Restyling and Car-Care Market Shines Despite Recession

  car care
  Car-care products, such as polish, will help to produce that new-car shine.

As the world’s premier automotive specialty-products trade show, the 2010 SEMA Show, to be held at the Las Vegas Convention Center from November 2–5, 2010, attracts more than 100,000 industry leaders from more than 100 countries and also provides a unique opportunity for buyers and exhibitors to connect.

The Show covers the entire realm of the specialty-equipment industry and is comprised of 13 categories: Business Services; Global Tire Expo—Powered by TIA; Hot Rod Alley; Mobile Electronics & Technology; Paint, Body & Equipment; Powersports & Utility Vehicles; Racing & Performance; Restoration Marketplace; Restyling & Car Care Accessories; Tools & Equipment; Trucks, SUVs and Off-Road; Wheels & Accessories; and OEM.

Each will be highlighted separately every week in SEMA eNews. This week’s category is Restyling & Car Care Accessories. So far, 212 restyling and car-care accessories companies—of which, 58 are first-timers—are exhibiting in the North Hall.

In 2009, 25,086 buyers went to Las Vegas specifically to bring the newest restyling and car-care offerings from the Show floor into their own retail shops.

The restyling and car-care accessories market is made up of products used to modify a vehicle’s interior or exterior after it has left the factory, as well as those for cleaning and maintenance. Appearance and accessory products are often a consumer’s first contact with the automotive specialty-equipment industry. The trend to customize one’s vehicle was born out of the desire for consumers to create something unique that fits their personal lifestyle. Restyling products, which include sunroofs, ground effects, grille guards and drop-center bumpers, are functional; however, many consumers purchase them for their aesthetic appeal. Car-care products including vacuums, chemicals and more.

“The SEMA Show is like fashion week for the auto industry, and many of the most fashionable accessories are from the restyling and car-care market,” said Peter MacGillivray, SEMA vice president of communications and events. “Because products in the segment appeal to a wide audience, an increasing number of buyers are expanding into the restyling and car-care market. In fact, nearly 50% of buyers at the 2009 SEMA Show sought products in this market.”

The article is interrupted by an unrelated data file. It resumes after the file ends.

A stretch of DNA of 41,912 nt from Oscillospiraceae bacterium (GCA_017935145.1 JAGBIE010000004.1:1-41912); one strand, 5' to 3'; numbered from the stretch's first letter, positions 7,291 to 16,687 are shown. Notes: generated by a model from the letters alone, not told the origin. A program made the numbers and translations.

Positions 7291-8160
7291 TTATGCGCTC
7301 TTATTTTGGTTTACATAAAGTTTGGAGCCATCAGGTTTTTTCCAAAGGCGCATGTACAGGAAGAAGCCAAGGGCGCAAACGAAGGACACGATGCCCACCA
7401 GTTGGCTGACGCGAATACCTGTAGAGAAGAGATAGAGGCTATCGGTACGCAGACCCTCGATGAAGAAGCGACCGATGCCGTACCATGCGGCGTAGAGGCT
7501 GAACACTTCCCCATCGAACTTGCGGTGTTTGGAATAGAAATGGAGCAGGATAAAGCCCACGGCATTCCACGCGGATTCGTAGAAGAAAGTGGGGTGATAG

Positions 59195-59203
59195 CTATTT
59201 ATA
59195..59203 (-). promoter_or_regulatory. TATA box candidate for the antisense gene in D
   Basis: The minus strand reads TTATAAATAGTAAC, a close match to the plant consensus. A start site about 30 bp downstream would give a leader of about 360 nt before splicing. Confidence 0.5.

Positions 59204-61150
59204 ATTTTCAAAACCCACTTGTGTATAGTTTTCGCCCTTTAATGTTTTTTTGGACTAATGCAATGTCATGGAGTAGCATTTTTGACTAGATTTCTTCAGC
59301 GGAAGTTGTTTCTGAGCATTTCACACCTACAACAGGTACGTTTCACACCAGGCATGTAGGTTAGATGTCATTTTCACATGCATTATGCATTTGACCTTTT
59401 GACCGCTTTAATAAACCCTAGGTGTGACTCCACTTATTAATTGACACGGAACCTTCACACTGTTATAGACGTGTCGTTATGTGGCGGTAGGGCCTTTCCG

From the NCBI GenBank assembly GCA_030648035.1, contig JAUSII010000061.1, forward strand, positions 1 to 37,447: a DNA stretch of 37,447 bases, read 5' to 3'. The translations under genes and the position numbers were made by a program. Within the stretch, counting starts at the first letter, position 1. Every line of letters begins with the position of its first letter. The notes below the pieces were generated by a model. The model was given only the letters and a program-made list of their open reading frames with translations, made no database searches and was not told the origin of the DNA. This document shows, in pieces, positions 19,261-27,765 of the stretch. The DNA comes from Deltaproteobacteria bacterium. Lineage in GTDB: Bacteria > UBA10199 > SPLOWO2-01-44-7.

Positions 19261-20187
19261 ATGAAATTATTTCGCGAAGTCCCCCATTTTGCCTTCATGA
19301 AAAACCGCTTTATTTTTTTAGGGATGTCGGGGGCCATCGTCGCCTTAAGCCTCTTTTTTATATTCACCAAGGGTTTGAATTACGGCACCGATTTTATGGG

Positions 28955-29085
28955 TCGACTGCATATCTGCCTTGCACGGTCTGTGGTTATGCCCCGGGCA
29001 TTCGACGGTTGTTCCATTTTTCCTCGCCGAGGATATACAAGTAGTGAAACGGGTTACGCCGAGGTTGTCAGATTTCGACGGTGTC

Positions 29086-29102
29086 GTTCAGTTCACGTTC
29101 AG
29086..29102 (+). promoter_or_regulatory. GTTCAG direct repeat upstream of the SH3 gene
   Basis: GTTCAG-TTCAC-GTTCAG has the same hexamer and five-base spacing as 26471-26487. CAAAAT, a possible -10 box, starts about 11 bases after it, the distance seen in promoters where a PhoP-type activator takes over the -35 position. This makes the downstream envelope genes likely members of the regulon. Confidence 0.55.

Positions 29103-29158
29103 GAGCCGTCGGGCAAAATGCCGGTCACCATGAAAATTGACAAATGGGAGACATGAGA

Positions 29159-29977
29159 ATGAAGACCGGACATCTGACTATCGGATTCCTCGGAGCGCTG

As the largest segment of the industry and the only one to have increased its market share over the years, the restyling and car-care accessories market went from 51.1% market share in 1996 to 57.6% in 2006. Sales of specialty accessories and appearance products were estimated at $21.14 billion at the retail level in 2006.

The Professional Restylers Organization (PRO)
is a SEMA council dedicated to addressing the challenges facing the restyling segment of the automotive aftermarket and to developing effective strategies for dealing with industry-specific issues.

In 2009, 25,086 buyers went to Las Vegas specifically to bring the newest restyling and car-care offerings from the Show floor into their own retail shops.  

One of the most profound effects of the recession was the decline in U.S. vehicle sales, which plummeted from nearly 17 million in 2006 to about 10.6 million in 2009, according to Ward’s AutoWorld. And while the downturn impacted nearly every aspect of the automotive aftermarket, some of the greatest damage occurred in the restyling category, whose very existence is based on available vehicle inventory. Conversely, the recession and market forces also caused OEMs to change the way they develop and market their products.

Gone are the days when each automaker produced a multitude of variants, each of which was accompanied by seemingly unending options lists. In order to save costs, the OEMs have decreased their offerings to restricted trim levels in the most popular models of the strongest brands. These variety limitations will prove to be a boon for restylers, industry leaders say. As the OEMs reduce the range of packages they offer, restylers can fill the gaps.

“Decontenting by manufacturers to lower costs will provide a lot of opportunities to accessorize and restyle,” said Karl Stearns, president of KMS Marketing Solutions and chairman of the Professional Restylers Organization (PRO). “Manufacturers also frequently bundle certain popular items, such as spoilers, with other pricey options, and the whole package pushes the vehicle out of the price range for buyers.

"It produces vehicles that consumers don’t necessarily want, with upgraded trim packages or performance features that must be purchased to obtain the few items the buyer does want. Restylers can make the popular parts available to dealers so that vehicles can be niche-marketed while eliminating the expensive, undesirable options.”

Knowledgeable dealers have come to understand that restyling provides a significant marketing opportunity. While the OEMs reduce their offerings, restylers are taking advantage of new techniques and technologies to provide products and services that are otherwise unavailable.

For more information on the restyling and car-care market, click here.


Buyers, exhibitors and media: Click here to register or reserve your space for the 2010 SEMA Show.

Click here to view the online floorplan.